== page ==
In June 2018, the Japanese Aviation Tracking Agency (JAXA) arrived at spacecraft and test exit mission Hayabsua-2 to the near-Earth asteroid 162173 Ryugu. The first scientific findings of the mission published this week in a trio of papers in the journal Science depict Ryugu as a porous "pile of rubble."
In one of the three studies, Dr. Sei-Ichiro Watanabe from JAXA and Nagoya University and co-authors presented the first up-close observations of Ryugu's mass, shape and density.
"The low density of the asteroid suggests that it has a very porous interior and is a" window pile "of loosely aggregated rocks, which formed into a spin-top shape for a period of rapid spin," they said.
"From the remote control of the asteroid, we identified potential landing sites for the spacecraft best suited for sample collection, which could further inform how Ryugu got its spinning-top shape."
In another study, the University of Aizu's Dr. Kohei Kitazato and colleagues Hayabusa-2's near-infrared spectrometer (NIRS3) to investigate the Ryugu surface composition.
They discovered that hydrated minerals are ubiquitous across the dark asteroid surface. The NIRS3 spectral data resembles known thermal and / or shock-metamorphosized carbonaceous chondrite meteorites.
"Just a few months after we received the first data, we have already made some exciting discoveries," says Dr. Seiji Sugita, a researcher at Tokyo University and Chiba Institute of Technology and co-author of the three studies.
"The primary is the amount of water, or lack of it, Ryugu seems to have. It is far drier than we had expected, and given that Ryugu is quite young – by asteroid standards – about 100 million years old , this suggests that the parent's body was also largely without water. "
Combining the results of the two previous studies as well as by observing the geological properties of Ryugu & # 39; dr. Sugita and colleagues – in a third study – tried to limit Ryugu's origin.
"Small asteroids, such as Ryugu, are estimated to have been born from very elderly parenting bodies through catastrophic disturbances and reconstruction of fragments during solar system development," the researchers said.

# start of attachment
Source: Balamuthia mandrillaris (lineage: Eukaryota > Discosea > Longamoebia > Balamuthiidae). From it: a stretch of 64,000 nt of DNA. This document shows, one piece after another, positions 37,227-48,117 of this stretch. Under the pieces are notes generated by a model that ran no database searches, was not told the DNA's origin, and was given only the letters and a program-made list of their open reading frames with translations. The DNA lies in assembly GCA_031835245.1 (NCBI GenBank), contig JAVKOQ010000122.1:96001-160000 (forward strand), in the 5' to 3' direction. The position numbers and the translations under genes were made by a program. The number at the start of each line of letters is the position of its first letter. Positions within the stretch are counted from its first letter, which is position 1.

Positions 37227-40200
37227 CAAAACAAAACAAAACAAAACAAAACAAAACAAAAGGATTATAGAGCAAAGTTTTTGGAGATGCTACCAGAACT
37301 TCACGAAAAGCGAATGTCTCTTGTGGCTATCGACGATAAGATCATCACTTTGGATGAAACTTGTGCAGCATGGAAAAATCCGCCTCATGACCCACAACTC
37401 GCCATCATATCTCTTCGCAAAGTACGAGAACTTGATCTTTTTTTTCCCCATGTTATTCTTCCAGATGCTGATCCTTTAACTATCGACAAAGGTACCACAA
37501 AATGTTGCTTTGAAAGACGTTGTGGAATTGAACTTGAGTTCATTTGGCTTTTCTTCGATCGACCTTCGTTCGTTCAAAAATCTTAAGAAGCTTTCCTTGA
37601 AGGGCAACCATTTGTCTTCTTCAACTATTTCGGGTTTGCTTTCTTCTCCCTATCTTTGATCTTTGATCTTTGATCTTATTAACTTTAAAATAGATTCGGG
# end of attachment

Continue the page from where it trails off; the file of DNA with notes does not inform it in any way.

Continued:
"Ryugu probably formed as ruins, ejected by an impact from a major parent asteroid."
"The overpowering of materials on the asteroid with small water signature suggests that a dominant part of its original maternal body was also" water-poor "
They think Ryugu is coming from a parent asteroid several tens of kilometers wide, probably in the asteroids families Polana or Eulalia.
"Thanks to the parallel missions of Ha yabusa-2 and OSIRIS-REX, we can finally address the question of how these two asteroids came to be," said Dr. Sugita.
"That Bennu and Ryugu may be siblings, yet show some strikingly different features, means that there must be many exciting and mysterious astronomical processes that we have not yet explored."
_____ [SWatanabe et al. . Hayabusa2 arrives at the carbonaceous asteroid 162173 Ryugu – A spinning top-shaped brick. Science published online March 19, 2019; doi: 10.1126 / science.aav8032
K. Kitazato et al. . Surface composition of asteroid 162173 Ryugu from Hayabusa2 near-infrared spectroscopy. Science published online March 19, 2019; doi: 10.1126 / science.aav7432
S. Sugita et al. . Ryugu's geomorphology, color and thermal properties: Implications for maternal processes. Science published online March 19, 2019; doi: 10.1126 / science.aaw0422